Sunday – camp day

A “camp day” is really “practice” in pro baseball terms. The only players wearing jerseys (and thus identifiable by name) during the four-inning intra-squad game were the four pitchers, so again, not a ton to pass on for the position players other than a couple tidbits from infield and batting practice.

Rafael Devers, though the youngest player in camp, looked just as physically mature as the rest of the group. With that big of a body at 16, it’s easy to see him potentially moving across the diamond to first base if he keeps growing, but it’s not like he can’t field his position. He looked smooth and athletic at third during infield, and did well fielding a bunt single during an intra-squad game (he had no chance to throw the runner out, but made it close). At the plate, he looked very raw on both days, but I overheard at least one conversation on Saturday of a Sox staff member raving to his Twins counterpart about Devers. Based on what I saw, he may struggle a tad in Rookie ball next year, but you can see why the Sox thought he was worth $1.5 million, even in the new international salary cap era.

Deiner Lopez (pictured, above on the right) looked outstanding taking groundballs at third base. He has the talent to play defense at short, but the presence of Tzu-Wei Lin (pictured, above on the left), Raymel Flores, and Javier Guerra at short had him getting his work elsewhere, especially with third baseman Victor Acosta in Boston for the weekend to get his Latin Program Player of the Year award. I expect Lopez will stick around the system for a long time as a versatile infielder who can field three positions well … Wendell Rijo did not appear to be wearing the bulky knee brace he sported for most of the season, and he looked like he was moving quite well. He still has a bit of hot dog in him—I noted when one coach on Sunday yelled at him to set his feet before throwing to first—but he shows the tools to be a plus defender at second. He also looked much more balanced at the plate than when I caught him in the GCL. His stance is a bit unorthodox, but it works for him, at least for now … We had already reported that David Renfroe is making the transition to pitching from playing the infield, but I can also confirm that infielder Heiker Meneses was working out at catcher. It is most likely that the Sox are making him into a super-utility player, rather than moving him there full-time, but that could depend on how the transition goes. It is an interesting decision, as 5-foot-9, 160-pound middle infielders like Meneses are not typically the kinds of players who move to catcher after having reached Triple-A, especially since he's shown to be a solid up-the-middle defender … Speaking of Triple-A catchers, Dan Butler was in camp staying fresh in case the Red Sox needed him. It was funny to see the reverence with which he was treated, even if jokingly, given the relatively young age of the players present: someone yelled out "okay boys, now it's time to see how it's done" or something similar when he stepped in to take BP in the morning.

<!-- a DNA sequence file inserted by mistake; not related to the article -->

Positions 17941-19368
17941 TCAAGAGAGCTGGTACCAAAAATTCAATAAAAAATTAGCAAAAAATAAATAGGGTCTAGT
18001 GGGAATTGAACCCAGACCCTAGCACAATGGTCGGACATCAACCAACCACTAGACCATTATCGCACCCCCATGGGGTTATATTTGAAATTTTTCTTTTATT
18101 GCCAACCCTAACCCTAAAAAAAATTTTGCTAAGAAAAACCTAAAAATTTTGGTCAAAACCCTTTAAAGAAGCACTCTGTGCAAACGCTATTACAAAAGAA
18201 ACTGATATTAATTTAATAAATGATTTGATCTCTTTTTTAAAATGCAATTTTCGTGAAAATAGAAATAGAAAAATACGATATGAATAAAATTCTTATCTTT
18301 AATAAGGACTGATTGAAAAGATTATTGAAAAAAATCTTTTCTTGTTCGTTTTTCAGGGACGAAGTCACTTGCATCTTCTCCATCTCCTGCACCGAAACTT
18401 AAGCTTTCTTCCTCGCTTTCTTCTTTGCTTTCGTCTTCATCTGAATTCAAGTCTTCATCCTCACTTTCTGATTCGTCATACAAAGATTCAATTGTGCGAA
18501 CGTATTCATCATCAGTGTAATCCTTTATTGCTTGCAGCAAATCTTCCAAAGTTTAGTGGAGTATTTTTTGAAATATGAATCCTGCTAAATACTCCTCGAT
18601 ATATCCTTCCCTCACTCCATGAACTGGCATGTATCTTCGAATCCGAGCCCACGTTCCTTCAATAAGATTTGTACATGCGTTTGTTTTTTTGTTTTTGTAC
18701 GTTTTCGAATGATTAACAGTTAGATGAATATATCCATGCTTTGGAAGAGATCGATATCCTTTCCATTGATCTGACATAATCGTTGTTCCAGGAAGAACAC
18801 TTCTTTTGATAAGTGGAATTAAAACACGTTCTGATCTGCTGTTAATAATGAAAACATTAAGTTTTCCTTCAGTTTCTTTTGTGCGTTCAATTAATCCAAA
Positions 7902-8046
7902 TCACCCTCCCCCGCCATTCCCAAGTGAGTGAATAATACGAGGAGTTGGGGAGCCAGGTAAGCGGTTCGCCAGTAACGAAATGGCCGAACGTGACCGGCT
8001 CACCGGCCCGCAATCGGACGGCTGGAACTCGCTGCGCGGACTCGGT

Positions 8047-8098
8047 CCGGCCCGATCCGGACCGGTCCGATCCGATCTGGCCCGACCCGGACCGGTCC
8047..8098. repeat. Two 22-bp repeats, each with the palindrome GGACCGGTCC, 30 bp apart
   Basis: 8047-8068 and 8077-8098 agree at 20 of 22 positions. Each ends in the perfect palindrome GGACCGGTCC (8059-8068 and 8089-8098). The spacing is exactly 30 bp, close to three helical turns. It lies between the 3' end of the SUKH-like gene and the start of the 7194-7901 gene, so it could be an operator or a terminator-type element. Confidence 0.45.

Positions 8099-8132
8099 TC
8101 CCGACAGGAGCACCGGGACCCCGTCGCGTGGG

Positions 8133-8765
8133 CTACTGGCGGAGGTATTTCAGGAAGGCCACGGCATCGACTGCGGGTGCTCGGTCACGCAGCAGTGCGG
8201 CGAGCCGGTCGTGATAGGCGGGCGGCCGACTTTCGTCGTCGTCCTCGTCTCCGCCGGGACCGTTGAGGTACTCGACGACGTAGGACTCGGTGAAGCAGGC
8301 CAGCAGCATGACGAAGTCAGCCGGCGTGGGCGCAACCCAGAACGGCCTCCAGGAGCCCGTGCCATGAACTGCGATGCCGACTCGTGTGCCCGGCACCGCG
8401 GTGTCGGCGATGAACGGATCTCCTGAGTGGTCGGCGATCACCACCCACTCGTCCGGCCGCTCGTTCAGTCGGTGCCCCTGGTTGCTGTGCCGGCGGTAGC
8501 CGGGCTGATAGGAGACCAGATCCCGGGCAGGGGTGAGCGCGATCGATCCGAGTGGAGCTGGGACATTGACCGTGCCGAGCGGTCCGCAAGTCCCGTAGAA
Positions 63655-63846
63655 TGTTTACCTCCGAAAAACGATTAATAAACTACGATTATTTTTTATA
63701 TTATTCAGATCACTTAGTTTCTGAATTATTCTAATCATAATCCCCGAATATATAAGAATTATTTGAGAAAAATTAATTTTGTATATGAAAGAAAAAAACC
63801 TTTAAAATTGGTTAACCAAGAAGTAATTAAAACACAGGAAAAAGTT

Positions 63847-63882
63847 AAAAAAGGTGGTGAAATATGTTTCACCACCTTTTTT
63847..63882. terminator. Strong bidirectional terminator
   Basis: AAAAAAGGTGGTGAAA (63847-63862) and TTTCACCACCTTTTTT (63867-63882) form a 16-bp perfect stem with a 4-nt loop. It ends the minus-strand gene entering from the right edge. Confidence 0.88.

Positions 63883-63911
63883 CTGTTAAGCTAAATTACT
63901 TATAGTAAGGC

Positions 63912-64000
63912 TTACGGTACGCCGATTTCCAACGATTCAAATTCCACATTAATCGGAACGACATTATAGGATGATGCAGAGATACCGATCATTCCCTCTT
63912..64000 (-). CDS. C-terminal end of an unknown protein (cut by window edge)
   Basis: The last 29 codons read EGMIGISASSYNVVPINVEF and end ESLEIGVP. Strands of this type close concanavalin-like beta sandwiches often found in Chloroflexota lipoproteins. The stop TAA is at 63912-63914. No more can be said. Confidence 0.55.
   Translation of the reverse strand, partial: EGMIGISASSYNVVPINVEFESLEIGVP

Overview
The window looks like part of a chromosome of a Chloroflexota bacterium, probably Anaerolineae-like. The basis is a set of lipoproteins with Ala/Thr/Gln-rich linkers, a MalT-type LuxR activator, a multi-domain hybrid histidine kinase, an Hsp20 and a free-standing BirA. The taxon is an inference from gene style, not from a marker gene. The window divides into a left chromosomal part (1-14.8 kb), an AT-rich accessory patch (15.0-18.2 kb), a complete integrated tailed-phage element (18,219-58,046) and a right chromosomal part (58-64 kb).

The four pitchers who worked the four-inning intra-squad game, all throwing two innings, were Teddy Stankiewicz, Ty Buttrey, Daniel McGrath, and Corey Littrell. Stankiewicz was the most impressive of the four, sitting 90-92 mph with a curve at about 77 and change at 81-83. He did get a bit wild when the batter squared to bunt, the type of situation players are at Instructs to work on … Buttrey threw pitches of 91, 89, and 90 to the first batter he faced, but was around 87-88 the rest of his outing … McGrath threw one pitch at 89 and one at 88 in his first inning, but otherwise didn’t top 87. His changeup was at 78-79, and he threw some slow curves around 73 mph. Neither he nor Littrell was able to finish their second inning of work due to pitch counts … Littrell started his outing sitting 88-90, but dropped to about 87-88 from the stretch. He mixed in his changeup at about 81 and curve around 77 throughout the outing.

Chris Hatfield is Executive Editor of SoxProspects.com. Follow him on Twitter @SPChrisHatfield.

 
Copyright © 2003-2014 SoxProspects, LLC. All Rights Reserved.
Email: info@soxprospects.com